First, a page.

Also, ongoing faculty and staff development initiatives should consider covering LGBT health topics involving policy, legal rights, and social justice issues—all of which affect the health of LGBT persons regardless of age.
Promoting culturally sensitive nursing care
To provide culturally sensitive care for all LGBT persons, the JC published a “field guide” to promote inclusiveness and bridge gaps caused by healthcare disparities. Called “Advancing effective communication, cultural competence, and patient- and family-centered care for the lesbian, gay, bisexual, and transgender (LGBT) community,” it offers guidance in the areas of leadership, care provision, workforce, data collection, and community engagement. The box below summarizes its recommendations related to leadership and provision of care domain. (Keep in mind, though, that the health needs of LGBT individuals aren’t uniform.)
Practice guidelines for inclusive and culturally sensitive health care
Provision of care
Source: The Joint Commission. Advancing effective communication, cultural competence, and patient- and family-centered care for the lesbian, gay, bisexual, and transgender (LGBT) community: A field guide. 2011.
Eliminating health disparities
Eliminating health disparities and enhancing efforts to improve LGBT health are crucial to helping LGBT persons lead long, healthy lives. Education for healthcare professionals should cultivate openness and inclusiveness. To achieve this, healthcare organizations and professionals should use inclusive language, welcome and normalize individuals’ disclosure of their sexual orientation and gender identity, and apply knowledge gained from professional development training in providing patient-centered care.
Nurses and ancillary staff comprise the largest group of healthcare providers in the United States. Because of our scope of practice and access to patients and families, we have both the privilege and the responsibility of providing compassionate, science-based care to LGBT elders. A basic premise in working with this population and other minority groups is to understand that historically marginalized communities don’t demand special rights but equal rights. To learn more about specific programs for LGBT elders, visit the web resources listed below:
- American Society on Aging: www.asaging.org
- LGBT Aging Issues Network (LAIN): www.asaging.org/lain
- LGBT Aging Project: www.lgbtagingproject.org
- Gay Men’s Health Crisis: www.gmhc.org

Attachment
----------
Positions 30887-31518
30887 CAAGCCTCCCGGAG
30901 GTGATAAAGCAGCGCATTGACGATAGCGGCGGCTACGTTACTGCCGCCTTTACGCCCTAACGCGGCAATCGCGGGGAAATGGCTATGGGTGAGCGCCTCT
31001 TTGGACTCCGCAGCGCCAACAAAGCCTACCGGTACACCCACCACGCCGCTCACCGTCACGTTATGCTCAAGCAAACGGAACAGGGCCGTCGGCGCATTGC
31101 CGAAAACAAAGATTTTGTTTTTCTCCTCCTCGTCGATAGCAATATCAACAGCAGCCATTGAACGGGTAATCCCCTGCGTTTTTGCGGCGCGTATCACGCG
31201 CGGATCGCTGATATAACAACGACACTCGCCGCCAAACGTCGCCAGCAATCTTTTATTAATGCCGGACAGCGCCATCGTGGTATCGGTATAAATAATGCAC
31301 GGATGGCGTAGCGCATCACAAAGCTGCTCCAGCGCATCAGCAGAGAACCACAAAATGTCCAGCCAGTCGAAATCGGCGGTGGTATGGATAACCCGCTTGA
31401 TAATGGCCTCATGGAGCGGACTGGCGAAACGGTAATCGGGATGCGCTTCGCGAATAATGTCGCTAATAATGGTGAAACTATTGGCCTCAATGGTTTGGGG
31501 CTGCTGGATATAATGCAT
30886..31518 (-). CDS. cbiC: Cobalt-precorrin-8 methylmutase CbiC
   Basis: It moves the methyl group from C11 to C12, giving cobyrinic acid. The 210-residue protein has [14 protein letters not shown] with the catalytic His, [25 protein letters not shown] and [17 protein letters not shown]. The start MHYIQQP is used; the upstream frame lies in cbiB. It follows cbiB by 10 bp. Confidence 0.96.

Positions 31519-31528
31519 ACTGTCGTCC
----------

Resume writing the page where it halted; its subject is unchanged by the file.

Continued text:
- Lambda Legal: www.lambdalegal.org
- National Gay & Lesbian Task Force: www.thetaskforce.org
- National Resource Center on LGBT Aging: www.lgbtagingcenter.org
- New England Association on HIV over 50: www.hivoverfifty.org
- SAGE (Services & Advocacy for GLBT Elders): www.sageusa.org/index.cfm
- Transgender Aging Network: www.forge-forward.org/tan
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Healthy People. US Department of Health and Human Services. Lesbian, gay, bisexual, and transgender health. 2012. www.healthypeople.gov/2020/topicsobjectives2020/overview.aspx?topicid=25
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Joint Commission. Advancing effective communication, cultural competence, and patient- and family-centered care for the lesbian, gay, bisexual, and transgender (LGBT) community: A field guide. 2011. Oakbrook Terrace, IL: Joint Commission. www.jointcommission.org/assets/1/18/LGBTFieldGuide.pdf. Accessed November 16, 2012.
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Meyer H. LGBT aging: Lessons from life at the edges. Aging Today. 2011:32(4):7,10.
New York City Health and Hospitals Corp. HHC Will Adopt Mandatory Cultural Competence Training for Staff to Improve the Health of Lesbian, Gay, Bisexual, Transgender New Yorkers. May 25, 2011. http://www.nychealthandhospitals.org/?nycGovRedirect. Accessed November 16, 2012.
U.S. Department of Health and Human Services. Statement by Secretary Kathleen Sebelius on LGBT Health Awareness Week 2012. March 26, 2012. www.hhs.gov/news/press/2012pres/03/20120326a.html. Accessed November 16, 2012.
U.S. Department of Health and Human Services. Medicare steps up enforcement of equal visitation and representation rights in hospitals. September 7, 2011. www.hhs.gov/news/press/2011pres/09/20110907a.html. Accessed November 16, 2012.
Fidelindo Lim is on the clinical faculty, James C. Pace is associate dean of the undergraduate program, and Henrietta Jones is an administrative assistant at New York University College of Nursing in New York, N.Y. Kimberly Bailey works in the intensive care unit at Robert Packer Hospital in Sayre, PA.